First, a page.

01.27.2016 News Releases, Policy Points

Job Growth in North Carolina Slowed In 2015

CHAPEL HILL, NC (January 26, 2015) – Over the course of 2015, employers in North Carolina added 86,800 more payroll jobs than they cut, with virtually all of the net gains originating in the private sector. Compared to 2014, however, North Carolina added fewer jobs in both absolute and relative terms. Meanwhile, the statewide unemployment rate rose in 2015, climbing to 5.6 percent in December 2015, from 5.4 percent in December 2014.

These findings come from new data released today by the Labor and Economic Analysis Division of the NC Department of Commerce.

“Payroll job growth in North Carolina slowed in 2015,” said John Quinterno, a principal with South by North Strategies, Ltd., a research firm specializing in economic and social policy. “The state netted 86,800 jobs over the course of the year compared to 110,200 in 2014.”

Job growth in 2015 occurred in the same slow manner experienced since early 2010, which is when the state’s labor market began to recover from the last recession. Yet the current pace of monthly job growth—a pace that has averaged 6,400 jobs per month since February 2010—is insufficient to close the state’s sizable job gap anytime soon. Put differently, while North Carolina has more jobs than it did when the recession started, it does not have as many jobs as it needed to accommodate the population growth that has occurred during the same period.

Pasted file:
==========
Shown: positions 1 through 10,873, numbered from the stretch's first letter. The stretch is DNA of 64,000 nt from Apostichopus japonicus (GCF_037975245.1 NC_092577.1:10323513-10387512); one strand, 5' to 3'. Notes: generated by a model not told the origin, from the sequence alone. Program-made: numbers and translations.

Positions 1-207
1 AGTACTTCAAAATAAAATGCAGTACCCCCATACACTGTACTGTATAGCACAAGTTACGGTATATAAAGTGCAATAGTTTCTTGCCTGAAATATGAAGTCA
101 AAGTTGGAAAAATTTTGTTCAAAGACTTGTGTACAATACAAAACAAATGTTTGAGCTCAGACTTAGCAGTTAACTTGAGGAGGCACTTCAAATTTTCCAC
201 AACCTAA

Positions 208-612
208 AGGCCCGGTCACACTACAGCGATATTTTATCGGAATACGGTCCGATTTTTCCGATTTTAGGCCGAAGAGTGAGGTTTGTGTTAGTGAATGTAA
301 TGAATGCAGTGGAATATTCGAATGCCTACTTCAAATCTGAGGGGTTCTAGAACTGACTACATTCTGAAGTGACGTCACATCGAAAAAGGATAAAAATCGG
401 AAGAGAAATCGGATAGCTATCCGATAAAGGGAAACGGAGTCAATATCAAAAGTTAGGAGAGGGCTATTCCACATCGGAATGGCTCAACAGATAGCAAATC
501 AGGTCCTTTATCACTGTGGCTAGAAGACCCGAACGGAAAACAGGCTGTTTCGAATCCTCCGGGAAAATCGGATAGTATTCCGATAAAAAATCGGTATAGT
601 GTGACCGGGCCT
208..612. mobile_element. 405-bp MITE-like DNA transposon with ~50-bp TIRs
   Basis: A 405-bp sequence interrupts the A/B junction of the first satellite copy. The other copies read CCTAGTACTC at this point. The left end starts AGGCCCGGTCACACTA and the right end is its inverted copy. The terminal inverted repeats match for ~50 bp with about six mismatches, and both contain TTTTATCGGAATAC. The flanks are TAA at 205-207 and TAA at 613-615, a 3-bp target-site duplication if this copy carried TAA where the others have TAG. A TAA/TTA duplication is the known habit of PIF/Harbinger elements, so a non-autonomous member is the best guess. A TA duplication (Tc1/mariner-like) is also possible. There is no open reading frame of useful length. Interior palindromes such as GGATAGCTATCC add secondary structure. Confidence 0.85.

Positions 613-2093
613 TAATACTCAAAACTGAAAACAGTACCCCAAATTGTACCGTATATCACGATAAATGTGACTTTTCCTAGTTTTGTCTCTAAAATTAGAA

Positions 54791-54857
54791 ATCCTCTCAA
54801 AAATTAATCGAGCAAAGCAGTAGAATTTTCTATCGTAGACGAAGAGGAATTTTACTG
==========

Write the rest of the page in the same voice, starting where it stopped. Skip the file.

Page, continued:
Meanwhile, the statewide unemployment rate and the number of unemployed North Carolinians rose over the course of 2015. In December 2015, the number of unemployed North Carolinians totaled 269,833, up 7.9 percent from the figure recorded a year earlier. During that same span, the statewide unemployment rate rose by 0.2 percentage points, climbing to 5.6 percent from 5.4 percent.

That said, the household data for North Carolina showed some improvements in 2015. The number of employed persons rose by 147,029 (+3.4 percent), while the overall size of the labor force grew by 166,385 persons (+3.6 percent). This suggests that the increase in unemployment was due to more people participating in the labor market in the first place.

Underlying those changes in the labor force data was an increase in the share of working-age North Carolinians participating in the labor market. The labor force participation rate rose over the course of 2015, increasing to 61.3 percent in December 2015 from 59.8 percent in December 2014; incidentally, the December 2014 rate was the lowest posted in any month since January 1976. The share of working-age North Carolinians with a job also increased over the year, rising to 57.8 percent in December 2015 from 56.6 percent in December 2014.

“North Carolina’s labor market logged some improvements in 2015, but those improvements came at a very leisurely pace,” said Quinterno. “That pace is basically sufficient to keep abreast with the growth in the size of the labor force, while bringing about some modest reductions in the large job gap caused by the last recession—a recession that began eight years ago.”

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